Global reinsurer Munich Re has released its natural catastrophe loss review for the first half of 2016, with total losses at US$70bn, compared to US$59bn for the first half of 2015. The primary drivers of loss were the earthquakes in Japan and Ecuador, as well as storms in Europe and the US, and wildfires in Canada.
For the first six months of 2016, insured losses amounted to US$27bn, comparted to US$19bn for the same period last year.
Board member Torsten Jeworrek stressed the importance of loss prevention such as protection against flash floods or the construction of earthquake-resistant buildings in areas frequently exposed to such risks.
He also added: “The good news is that improved building codes and a more intelligent approach by emergency services and authorities offer people much better protection than used to be the case.”
Some points of note from the report were:
- Overall losses were above the inflation-adjusted average for the past 30 years (US$63bn), but not higher than that of the last 10 years (US$92bn).
- Insured losses were around the inflation-adjusted average for the last 10 years, but higher than the last 30 (US$15bn).
- There were 3,800 deaths, much lower than 1H 2015’s 21,000 lives lost.
- The highest losses were dealt by the twin earthquakes hitting Kyushu, Japan in April, causing US$25bn in damages, with US$6bn insured.
- Also notable were storms in the US and Europe, lack of typhoons in the northwest Pacific, and massive wildfire in Canada.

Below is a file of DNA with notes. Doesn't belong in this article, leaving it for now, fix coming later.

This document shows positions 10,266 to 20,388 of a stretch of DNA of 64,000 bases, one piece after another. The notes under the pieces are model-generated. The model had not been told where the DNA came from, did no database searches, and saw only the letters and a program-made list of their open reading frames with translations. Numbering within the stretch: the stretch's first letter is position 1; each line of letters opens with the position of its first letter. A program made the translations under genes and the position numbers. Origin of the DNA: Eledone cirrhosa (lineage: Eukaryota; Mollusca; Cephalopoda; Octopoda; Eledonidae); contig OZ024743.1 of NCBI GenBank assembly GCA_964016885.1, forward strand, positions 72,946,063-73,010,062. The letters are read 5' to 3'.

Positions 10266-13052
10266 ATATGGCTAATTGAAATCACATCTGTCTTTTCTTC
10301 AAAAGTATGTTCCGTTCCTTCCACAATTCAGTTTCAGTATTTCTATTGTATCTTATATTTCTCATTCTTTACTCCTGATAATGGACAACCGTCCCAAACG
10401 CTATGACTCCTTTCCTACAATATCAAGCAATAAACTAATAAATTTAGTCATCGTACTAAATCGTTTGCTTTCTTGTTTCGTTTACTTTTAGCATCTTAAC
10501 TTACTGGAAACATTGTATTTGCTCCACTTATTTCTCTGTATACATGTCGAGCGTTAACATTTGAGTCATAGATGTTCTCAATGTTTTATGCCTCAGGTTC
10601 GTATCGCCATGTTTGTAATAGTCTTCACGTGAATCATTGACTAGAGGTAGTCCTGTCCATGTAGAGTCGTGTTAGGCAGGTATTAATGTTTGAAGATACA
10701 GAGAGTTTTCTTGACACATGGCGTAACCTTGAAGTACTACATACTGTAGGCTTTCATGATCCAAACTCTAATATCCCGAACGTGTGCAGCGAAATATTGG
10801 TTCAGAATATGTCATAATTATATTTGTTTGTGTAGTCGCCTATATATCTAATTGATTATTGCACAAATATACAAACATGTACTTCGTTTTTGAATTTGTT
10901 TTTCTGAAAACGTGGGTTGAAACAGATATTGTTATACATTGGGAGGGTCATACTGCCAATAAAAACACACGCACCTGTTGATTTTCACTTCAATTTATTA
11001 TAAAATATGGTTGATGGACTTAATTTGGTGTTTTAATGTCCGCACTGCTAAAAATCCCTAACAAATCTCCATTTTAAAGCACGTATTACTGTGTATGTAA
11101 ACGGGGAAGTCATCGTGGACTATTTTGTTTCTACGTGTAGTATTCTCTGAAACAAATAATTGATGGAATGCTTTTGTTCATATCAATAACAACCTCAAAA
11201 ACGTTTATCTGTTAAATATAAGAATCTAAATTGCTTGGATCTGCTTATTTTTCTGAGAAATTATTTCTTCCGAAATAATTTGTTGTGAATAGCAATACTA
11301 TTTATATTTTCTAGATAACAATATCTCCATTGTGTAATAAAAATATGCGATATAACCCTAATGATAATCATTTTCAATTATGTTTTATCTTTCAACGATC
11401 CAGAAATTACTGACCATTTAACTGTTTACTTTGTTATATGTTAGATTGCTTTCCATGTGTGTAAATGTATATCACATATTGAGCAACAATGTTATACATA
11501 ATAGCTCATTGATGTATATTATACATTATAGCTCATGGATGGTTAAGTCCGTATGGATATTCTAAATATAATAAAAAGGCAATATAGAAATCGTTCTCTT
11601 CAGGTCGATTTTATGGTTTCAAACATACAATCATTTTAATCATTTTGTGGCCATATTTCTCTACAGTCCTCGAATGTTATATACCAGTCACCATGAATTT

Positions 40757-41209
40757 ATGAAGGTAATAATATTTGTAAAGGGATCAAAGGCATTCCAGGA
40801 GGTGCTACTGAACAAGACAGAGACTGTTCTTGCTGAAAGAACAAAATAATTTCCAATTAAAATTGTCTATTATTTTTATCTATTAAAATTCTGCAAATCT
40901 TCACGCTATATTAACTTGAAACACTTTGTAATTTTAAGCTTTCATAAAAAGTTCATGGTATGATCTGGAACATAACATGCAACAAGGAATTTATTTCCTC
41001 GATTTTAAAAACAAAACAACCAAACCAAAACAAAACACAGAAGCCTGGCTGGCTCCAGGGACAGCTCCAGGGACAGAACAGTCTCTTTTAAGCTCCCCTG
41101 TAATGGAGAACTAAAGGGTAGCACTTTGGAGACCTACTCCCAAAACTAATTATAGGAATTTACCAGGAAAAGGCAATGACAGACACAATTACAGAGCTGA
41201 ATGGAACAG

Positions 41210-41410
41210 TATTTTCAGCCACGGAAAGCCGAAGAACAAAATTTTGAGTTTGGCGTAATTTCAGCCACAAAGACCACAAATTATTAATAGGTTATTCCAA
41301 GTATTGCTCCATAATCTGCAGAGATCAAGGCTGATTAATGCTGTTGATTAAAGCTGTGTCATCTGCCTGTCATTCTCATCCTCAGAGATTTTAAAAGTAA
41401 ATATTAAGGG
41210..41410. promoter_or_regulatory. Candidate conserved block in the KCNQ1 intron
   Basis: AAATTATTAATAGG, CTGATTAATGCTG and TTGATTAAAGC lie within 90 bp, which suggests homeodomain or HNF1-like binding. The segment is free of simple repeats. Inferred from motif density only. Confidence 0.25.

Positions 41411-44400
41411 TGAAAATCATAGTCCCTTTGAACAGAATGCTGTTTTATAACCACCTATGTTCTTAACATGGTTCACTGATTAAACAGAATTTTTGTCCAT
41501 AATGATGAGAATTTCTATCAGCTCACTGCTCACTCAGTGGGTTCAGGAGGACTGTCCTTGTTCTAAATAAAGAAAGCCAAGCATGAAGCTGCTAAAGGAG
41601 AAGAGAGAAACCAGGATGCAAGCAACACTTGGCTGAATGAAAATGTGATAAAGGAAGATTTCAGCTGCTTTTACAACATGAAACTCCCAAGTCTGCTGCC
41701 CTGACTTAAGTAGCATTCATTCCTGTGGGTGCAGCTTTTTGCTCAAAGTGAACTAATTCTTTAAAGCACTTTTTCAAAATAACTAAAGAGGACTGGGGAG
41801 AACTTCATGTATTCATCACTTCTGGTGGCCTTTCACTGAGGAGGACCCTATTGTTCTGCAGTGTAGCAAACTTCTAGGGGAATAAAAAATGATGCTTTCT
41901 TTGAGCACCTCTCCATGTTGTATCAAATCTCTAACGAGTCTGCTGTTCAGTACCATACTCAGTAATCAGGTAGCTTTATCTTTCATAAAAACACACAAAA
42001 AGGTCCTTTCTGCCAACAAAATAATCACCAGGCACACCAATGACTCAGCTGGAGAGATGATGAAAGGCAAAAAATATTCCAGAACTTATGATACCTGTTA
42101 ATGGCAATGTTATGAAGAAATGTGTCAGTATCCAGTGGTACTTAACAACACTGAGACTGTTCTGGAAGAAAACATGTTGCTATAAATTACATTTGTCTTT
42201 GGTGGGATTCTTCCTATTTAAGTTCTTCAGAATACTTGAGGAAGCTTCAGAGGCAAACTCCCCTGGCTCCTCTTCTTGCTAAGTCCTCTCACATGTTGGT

“The fading El Niño again showed its teeth with forest fires in Canada caused by the dry conditions and heat, and a series of storms in Texas, bringing billion-dollar losses. The complete absence of tropical cyclones in the northwestern Pacific in the first half of the year is also likely to have been influenced by El Niño. Typhoon Nepartak, which hit China and Taiwan in early July, was the first for a long time”, explained Peter Höppe, head of Munich Re’s Geo Risks Research Unit. “In the third quarter of 2016, the Pacific climate oscillation ENSO is expected to switch to a La Niña phase, which then influences other weather patterns across the world. For example, La Niña tends to promote the formation of hurricanes in the tropical North Atlantic and a greater number of typhoons in the Philippines.”
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